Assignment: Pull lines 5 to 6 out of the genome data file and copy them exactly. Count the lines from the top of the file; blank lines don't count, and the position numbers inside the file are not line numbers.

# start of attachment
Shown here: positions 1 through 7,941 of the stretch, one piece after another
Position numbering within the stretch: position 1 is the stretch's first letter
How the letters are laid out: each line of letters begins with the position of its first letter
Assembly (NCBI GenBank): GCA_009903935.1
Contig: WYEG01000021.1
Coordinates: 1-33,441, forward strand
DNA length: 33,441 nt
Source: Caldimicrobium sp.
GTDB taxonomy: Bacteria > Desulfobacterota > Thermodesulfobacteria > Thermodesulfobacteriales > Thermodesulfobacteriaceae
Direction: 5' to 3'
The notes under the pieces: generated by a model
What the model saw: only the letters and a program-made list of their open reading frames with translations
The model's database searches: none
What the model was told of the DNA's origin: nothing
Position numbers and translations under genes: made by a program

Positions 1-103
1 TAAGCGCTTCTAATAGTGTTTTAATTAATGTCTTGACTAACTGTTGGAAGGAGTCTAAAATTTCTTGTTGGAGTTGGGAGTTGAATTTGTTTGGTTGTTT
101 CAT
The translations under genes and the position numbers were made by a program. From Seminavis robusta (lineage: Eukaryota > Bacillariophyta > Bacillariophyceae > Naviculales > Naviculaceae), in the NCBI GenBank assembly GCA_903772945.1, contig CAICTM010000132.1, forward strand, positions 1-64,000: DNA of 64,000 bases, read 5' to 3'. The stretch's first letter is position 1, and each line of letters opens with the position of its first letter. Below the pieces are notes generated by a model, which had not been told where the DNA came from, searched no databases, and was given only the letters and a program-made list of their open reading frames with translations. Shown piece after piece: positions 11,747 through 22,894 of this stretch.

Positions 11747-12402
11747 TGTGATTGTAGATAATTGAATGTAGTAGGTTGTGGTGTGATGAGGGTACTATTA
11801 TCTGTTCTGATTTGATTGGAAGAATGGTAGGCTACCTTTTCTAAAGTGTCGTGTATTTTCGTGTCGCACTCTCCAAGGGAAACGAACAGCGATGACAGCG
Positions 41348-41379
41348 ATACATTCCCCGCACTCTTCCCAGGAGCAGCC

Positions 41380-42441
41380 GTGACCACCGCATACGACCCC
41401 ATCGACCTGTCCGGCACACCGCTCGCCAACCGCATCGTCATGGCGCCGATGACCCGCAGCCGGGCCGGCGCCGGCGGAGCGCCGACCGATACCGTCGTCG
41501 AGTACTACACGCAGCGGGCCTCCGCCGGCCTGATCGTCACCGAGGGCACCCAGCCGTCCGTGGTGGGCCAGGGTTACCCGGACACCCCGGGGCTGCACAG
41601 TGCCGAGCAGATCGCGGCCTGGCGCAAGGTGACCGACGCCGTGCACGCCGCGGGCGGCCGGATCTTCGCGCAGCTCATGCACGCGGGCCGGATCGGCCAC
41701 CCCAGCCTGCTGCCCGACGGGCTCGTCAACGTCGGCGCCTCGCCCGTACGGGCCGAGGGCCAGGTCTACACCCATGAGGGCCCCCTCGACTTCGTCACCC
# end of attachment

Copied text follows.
Contig: WYEG01000021.1
Coordinates: 1-33,441, forward strand